Tuesday, January 19, 2010


Hi guys,
Congratulations on your startup. Interesting monitoring site with neat data presentation.
What do you estimate the annual kwh production of this array ?? Take care

We asked for a system that would produce what we were currently using. We forwarded utility records to our installer and he told us this was the size system we would need. I went back in the blog to look at records and for the previous year we used 7984 kwh, 665/month, or 21.87 per day on average. So that is what we expect to produce over the course of the year.

We expect more light in the summer but the panels will be less efficient due to warmer temperatures. So as time goes on we hope to see increased production just at lower numbers. Our panels are 215 watt rated, so that would be the maximum number we could see on the monitoring site. For efficiency sake, if we see 188, that means that panel is converting 87% of maximum. We also expect we are using more energy with the garage addition.

The reason we went with this size system rather than the breakeven point that a smaller system offered was we wanted to be able to convert to net metering without any subsidy like payout down the road and still make all we need. With selling the renewable energy credits we will make an extra seven cents per kwh, not sure how long this will stay around.

Monday, January 18, 2010

Usage vs production

My off the cuff calculations suggest that over 10 days we averaged just over 20kwh production per day. Our most recent utility bill suggests we used 33 kwh per day. Hmm!

Thursday, January 14, 2010


sounds interesting...I have so many questions. cost to install and maintain, durability and life after install, how many days can you go without sunlight. does it store energy for a rainy day...hahahaha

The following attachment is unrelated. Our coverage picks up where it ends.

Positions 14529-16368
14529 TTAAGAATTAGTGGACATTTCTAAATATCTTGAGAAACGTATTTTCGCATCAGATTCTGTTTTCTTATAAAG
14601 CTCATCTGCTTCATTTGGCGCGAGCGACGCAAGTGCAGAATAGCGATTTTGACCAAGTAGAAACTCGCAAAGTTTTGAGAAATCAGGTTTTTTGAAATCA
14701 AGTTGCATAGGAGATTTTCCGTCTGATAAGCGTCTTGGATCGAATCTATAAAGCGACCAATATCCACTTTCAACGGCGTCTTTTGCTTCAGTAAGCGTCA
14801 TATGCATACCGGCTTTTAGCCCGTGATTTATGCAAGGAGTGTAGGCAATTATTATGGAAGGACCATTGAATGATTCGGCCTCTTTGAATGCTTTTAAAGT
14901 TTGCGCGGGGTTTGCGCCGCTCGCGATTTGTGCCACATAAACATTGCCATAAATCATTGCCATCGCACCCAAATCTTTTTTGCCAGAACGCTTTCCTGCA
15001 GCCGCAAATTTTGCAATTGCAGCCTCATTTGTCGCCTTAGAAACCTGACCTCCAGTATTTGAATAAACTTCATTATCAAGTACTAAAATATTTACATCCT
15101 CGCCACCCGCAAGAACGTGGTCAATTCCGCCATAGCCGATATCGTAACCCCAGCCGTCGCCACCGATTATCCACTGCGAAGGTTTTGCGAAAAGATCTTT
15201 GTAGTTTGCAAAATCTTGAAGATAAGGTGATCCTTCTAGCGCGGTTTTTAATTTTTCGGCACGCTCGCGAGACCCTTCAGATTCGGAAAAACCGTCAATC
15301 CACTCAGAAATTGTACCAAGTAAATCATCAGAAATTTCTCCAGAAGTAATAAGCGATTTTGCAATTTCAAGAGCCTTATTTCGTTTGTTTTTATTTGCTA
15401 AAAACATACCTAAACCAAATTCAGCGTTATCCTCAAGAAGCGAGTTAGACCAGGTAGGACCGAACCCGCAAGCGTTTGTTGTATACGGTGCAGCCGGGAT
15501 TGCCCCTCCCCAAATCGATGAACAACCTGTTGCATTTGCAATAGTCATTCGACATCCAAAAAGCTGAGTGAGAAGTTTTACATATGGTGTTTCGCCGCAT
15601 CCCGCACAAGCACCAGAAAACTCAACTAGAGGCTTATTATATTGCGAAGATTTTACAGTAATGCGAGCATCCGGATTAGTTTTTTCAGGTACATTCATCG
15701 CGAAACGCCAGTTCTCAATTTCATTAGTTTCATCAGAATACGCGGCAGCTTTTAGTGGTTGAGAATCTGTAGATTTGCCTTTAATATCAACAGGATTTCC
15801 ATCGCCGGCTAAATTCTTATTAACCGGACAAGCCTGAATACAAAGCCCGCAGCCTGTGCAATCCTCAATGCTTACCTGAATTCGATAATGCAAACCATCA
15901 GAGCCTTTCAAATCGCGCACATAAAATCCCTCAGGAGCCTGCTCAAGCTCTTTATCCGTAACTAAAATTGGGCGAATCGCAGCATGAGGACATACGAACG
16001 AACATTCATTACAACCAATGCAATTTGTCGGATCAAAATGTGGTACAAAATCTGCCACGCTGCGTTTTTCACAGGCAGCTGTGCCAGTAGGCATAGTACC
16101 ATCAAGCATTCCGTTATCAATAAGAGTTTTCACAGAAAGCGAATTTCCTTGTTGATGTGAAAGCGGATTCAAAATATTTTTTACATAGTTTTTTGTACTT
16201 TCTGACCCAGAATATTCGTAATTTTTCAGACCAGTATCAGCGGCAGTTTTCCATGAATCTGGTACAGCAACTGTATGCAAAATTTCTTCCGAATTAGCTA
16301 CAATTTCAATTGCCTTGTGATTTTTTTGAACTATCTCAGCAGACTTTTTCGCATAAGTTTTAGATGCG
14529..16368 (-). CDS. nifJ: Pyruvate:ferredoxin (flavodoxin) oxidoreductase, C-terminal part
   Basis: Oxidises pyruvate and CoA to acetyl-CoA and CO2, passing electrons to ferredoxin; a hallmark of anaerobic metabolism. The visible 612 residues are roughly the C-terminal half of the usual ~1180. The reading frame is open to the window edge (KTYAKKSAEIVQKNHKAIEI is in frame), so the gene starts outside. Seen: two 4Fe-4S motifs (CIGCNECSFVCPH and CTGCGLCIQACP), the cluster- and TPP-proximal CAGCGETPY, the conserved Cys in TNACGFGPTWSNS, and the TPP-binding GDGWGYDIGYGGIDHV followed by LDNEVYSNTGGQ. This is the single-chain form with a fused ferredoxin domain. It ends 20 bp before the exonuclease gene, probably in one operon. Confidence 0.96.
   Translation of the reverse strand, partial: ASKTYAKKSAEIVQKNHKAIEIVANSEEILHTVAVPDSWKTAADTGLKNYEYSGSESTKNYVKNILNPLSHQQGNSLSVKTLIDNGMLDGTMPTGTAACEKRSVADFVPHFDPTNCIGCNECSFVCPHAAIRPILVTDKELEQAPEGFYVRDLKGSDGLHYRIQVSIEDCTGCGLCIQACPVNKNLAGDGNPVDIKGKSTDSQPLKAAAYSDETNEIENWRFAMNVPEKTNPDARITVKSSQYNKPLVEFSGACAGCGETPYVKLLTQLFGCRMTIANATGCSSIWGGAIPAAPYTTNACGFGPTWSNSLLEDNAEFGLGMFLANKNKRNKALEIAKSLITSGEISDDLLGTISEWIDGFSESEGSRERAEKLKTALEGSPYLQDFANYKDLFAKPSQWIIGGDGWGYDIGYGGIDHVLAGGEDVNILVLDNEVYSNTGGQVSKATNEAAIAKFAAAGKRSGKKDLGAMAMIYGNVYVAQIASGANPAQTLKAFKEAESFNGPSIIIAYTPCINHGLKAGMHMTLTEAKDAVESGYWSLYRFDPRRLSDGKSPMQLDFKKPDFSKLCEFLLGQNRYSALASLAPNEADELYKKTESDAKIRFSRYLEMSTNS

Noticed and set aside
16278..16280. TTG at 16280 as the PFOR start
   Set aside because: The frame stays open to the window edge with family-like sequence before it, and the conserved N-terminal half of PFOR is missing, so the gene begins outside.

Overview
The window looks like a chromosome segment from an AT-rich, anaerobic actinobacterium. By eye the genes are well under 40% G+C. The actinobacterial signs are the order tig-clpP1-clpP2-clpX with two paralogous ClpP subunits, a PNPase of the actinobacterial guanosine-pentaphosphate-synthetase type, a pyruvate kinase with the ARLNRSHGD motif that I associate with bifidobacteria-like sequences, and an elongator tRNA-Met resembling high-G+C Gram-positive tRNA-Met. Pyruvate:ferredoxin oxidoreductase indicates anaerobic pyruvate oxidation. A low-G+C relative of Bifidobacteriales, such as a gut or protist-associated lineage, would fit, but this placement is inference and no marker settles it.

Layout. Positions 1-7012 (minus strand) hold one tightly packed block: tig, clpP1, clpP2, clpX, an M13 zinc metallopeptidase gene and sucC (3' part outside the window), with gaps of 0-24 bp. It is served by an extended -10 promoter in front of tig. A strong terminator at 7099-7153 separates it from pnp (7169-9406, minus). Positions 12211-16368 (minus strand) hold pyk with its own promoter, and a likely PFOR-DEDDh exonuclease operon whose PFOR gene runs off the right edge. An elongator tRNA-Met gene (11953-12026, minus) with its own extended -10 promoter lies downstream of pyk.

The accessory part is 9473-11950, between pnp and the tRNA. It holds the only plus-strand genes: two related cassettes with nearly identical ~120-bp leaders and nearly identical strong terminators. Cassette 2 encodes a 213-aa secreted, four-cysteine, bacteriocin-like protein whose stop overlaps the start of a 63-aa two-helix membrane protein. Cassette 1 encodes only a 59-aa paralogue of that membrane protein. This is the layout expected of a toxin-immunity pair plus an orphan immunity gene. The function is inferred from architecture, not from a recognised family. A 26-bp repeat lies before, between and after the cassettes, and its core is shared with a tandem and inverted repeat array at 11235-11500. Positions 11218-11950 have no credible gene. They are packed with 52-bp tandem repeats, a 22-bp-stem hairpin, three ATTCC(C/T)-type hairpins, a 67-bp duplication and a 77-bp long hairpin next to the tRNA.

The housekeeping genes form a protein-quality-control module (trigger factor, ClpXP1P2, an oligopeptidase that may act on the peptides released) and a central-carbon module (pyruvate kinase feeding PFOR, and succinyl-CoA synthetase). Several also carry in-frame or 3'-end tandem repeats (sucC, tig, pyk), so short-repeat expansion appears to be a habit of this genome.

Cost to install: Both my father and I found systems to be about 7K per kwh, ours is a 5.16 kwh system. It gets a little cheaper as you get larger. If this industry grows hopefully prices will come down.

Maintain: I do not know yet but do not expect to spend anything unless a panel goes bad. I recall them being tested for good 25 year life or better. With my system I have more parts, but they are smaller and if something goes bad the replacement should be cheaper (this refers to my microinverters compared to my fathers). The system I have does have a $2 per panel per year fee for the internet interface, so $48 per year to have the enphase link work.

Without sunlight? No problem as we have two meters. We still pay local utility normally, sell ours through the other meter. In the end, we should make money at this, my rough estimate is 10% return each year.

Electrical storage? We did not install a battery backup system. This would allow us to live off grid but would add five thousand to the system cost and require more maintence.

A note on system cost: NC offers 35% tax rebate on system costs, maximum is $10,500. Federal government offers 30% tax credit, no limit. So while we had to get a bank note to pay for this up front, we will only be responsible for about 35% of the system costs. With the payments for energy generated, most systems will pay for themselves in 5-10 years.

See link at topleft for my father sharing his solar experiences pittsolar.blogspot.com

Wednesday, January 13, 2010


From a friend:
Congratulations on the successful solar project. It was a good reminder to check in on your blog. That new site is cool, too.

I meant to ask a few questions earlier but I'll ask now.

1. What sort of bracket holds the panels on and is it just nailed screwed through the shingles into the roof with some patch or rubber seal around the hole?

2. In 20, 30, 50 years when the roof needs replacing, do the panels come down for that and then go back up? Does the installer do that or the roofer or Joe's nephew?